Dueling Movies: With 2010's Kick-Ass, which had a similar premise of dark, realistic superheroics. Super is even darker and more grounded in reality. Both Mark Millar and Gunn are friends in real life, with the former defending the latter's work when accusations of copying came up (both films were developed around the same time independently of one another). Millar even screened Super at his own Kapow! comic convention in London. There's a third movie to factor into this with Defendor, which played at festivals before either film came out. Super could be considered half-way between Kick-Ass and Defendor, or maybe even more similar to the latter in many aspects.
Heel Realization: Zig-Zags this trope. Frank has some awareness that he's crossing lines with his actions and has more than one What Have I Done especially when witnessing Boltie in action but he doesn't stop and he actually becomes more violent as he goes.
Inelegant Blubbering: "People look stupid when they cry." Frank deliberately does so in front of a mirror, apparently as a kind of self-flagellation.
Interplay of Sex and Violence: Libby is clearly turned on by violence, coming onto Frank several times after fights (despite his whole crusade being to rescue his wife) and ultimately raping him.
I Surrender, Suckers: Jacques immediately hands over Sarah when Frank reaches him, and then tries to appease Frank by noting that he personally killed the guy that tried to rape Sarah (obviously leaving out the fact that Jacques killed him for different reasons entirely). Then, once it's clear that Frank is distracted, Jacques starts shooting.
I Want My Beloved to Be Happy: At least arguably so. A couple of months after the gunfight at Jacques' ranch, Sarah leaves Frank, but this time he doesn't mind because she's happy (unlike when she's drawn into Jacques' drug ring).
Karma Houdini: Frank does some pretty messed up things throughout the film, and while he doesn't get quite the ending he wanted, neither does he get any comeuppance, and continues to believe that everything he did was justified.
Kid Sidekick: Boltie to the Crimson Bolt. She's less of a Kid Hero than a Psycho Supporter/Poisonous Friend (Yes, compared to Libby, the lunatic who bashes in people's heads in with a wrench is an idealist). It's also pointed out that, being 22 years old, Libby is really only a kid when compared to Frank.
Knife Nut: While it's no more prominent than any of hisotherweapons, the way Frank uses his knife should more than qualify him for this trope. Basically, he comes up at an opponent already distracted by anotherinjury, and stabs him in the torso over and over again. Both times, he's interrupted by a scene change, so the audience never sees how long Frank goes on doing this.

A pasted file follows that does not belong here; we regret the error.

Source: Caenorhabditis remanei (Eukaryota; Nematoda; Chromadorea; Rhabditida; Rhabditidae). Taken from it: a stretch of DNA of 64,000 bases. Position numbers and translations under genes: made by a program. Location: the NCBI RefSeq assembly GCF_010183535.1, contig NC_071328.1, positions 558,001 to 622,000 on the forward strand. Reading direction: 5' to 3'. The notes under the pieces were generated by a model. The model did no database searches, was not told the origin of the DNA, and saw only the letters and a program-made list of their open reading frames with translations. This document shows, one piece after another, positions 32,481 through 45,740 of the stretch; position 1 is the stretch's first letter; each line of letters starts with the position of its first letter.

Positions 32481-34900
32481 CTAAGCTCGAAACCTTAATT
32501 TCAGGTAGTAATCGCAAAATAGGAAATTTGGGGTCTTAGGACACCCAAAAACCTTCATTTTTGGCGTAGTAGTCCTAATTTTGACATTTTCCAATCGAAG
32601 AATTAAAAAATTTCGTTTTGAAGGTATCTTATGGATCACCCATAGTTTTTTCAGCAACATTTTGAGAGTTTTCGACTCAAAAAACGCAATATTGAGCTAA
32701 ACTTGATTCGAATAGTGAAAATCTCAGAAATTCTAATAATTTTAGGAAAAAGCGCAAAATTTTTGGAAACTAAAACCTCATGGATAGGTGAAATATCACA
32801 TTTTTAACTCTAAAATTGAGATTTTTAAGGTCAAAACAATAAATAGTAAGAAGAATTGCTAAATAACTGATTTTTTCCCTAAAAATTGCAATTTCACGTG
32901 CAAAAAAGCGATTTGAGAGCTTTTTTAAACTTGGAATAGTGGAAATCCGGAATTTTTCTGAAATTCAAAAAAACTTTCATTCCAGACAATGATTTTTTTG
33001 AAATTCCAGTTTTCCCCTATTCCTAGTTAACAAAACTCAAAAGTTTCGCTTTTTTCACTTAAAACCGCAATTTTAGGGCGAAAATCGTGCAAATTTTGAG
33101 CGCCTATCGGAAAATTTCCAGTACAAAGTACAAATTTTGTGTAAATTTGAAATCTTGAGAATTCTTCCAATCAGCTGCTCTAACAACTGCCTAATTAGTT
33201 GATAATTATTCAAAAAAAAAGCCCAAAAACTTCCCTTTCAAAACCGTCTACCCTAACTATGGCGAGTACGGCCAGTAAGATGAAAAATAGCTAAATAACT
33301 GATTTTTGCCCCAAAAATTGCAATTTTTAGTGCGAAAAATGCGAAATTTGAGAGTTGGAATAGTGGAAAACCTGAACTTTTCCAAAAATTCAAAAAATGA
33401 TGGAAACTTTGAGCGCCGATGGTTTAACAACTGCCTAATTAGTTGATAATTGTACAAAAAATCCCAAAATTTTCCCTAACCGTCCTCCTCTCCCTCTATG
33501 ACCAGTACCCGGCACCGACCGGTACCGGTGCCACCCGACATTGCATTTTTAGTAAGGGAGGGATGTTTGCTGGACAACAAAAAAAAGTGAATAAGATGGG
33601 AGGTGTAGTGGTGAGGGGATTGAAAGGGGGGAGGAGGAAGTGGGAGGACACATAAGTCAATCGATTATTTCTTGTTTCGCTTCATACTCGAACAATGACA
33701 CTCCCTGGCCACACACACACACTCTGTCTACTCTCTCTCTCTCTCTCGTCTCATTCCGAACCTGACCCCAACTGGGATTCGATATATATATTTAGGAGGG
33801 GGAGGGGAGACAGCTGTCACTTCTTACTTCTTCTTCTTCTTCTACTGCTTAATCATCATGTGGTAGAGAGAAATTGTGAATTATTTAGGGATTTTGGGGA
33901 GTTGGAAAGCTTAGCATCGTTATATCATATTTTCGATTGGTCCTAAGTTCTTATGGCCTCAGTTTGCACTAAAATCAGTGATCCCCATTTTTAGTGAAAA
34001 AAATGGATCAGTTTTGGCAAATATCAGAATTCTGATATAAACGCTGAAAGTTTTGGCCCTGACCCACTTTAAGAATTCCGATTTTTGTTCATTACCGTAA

Playing Against Type: One of the reasons why Ellen Page took on the film was because she was tired of getting typecast in Juno-type roles.
Police Are Useless: Played with. The police don't listen to Frank at the beginning of the movie, but only because he has no evidence that anything criminal is going on, and Frank never tries going to them again afterward (even after going to their address and seeing piles of drugs and money lying around). The one detective we're shown gets killed pretty unceremoniously, but mostly due to dumb luck on the part of Jacques' mooks.
Spoiler Title: One of the songs on the soundtrack is titled "Libby goes down". What makes this frustrating is that this song plays for a good chunk of the climax and could have easily been called something less spoilery.
Considering the [Lampshaded Double Entendre other meaning of that phrase] her clear arousal at combat (which the climax of an action film would doubtlessly be full of) it's less spoilery than you'd think.
10-Minute Retirement: Frank asks for a sign to know whether he should stop, it comes later than he expects so he has to return for his outfit.
There Is No Kill Like Overkill: An extremely disturbing example occurs at the end when Frank starts to massacre Jacques' gang; he stabs a guy to death after setting him on fire, he blows three guys away with a pipe bomb, blasts two clearly dead bodies with a shotgun, blasts a guy who lost his arms in the pipe bomb attack and was begging not to be killed, headshots a gangster in the house, smashes Michael Rooker's head into jelly on the corner of a fireplace foundation, and stabs Jacques over and over until the screen fades to red. Sweet. Baby. Jesus.
Though Frank did object to Boltie trying to kill the keying guy. It's not clear whether it was the severity of the crime(or lack thereof), the fact that Boltie didn't seem sure they had the right guy, or this trope that was the cause.
Took a Level in Badass: Frank goes from barely being able to take on one mook, to slaughtering an entire security team.
Waif-Fu: Deconstructed. Libby's build has her struggling with the bulky body armor and the only hand-to-hand fight not by surprise, has her thrown against a wall pretty quickly. Her demonstration in her apartment of her acrobatic fighting style is pure What the Fu Are You Doing?.
What Happened to the Mouse?: After the police officer gets murdered in Frank's house, it's never brought up or referenced to again in any way after that. I guess no one thought it was worth investigating.
What the Hell, Hero?: Frank gives one of these to Libby after she almost kills a guy for (maybe) keying her friends car.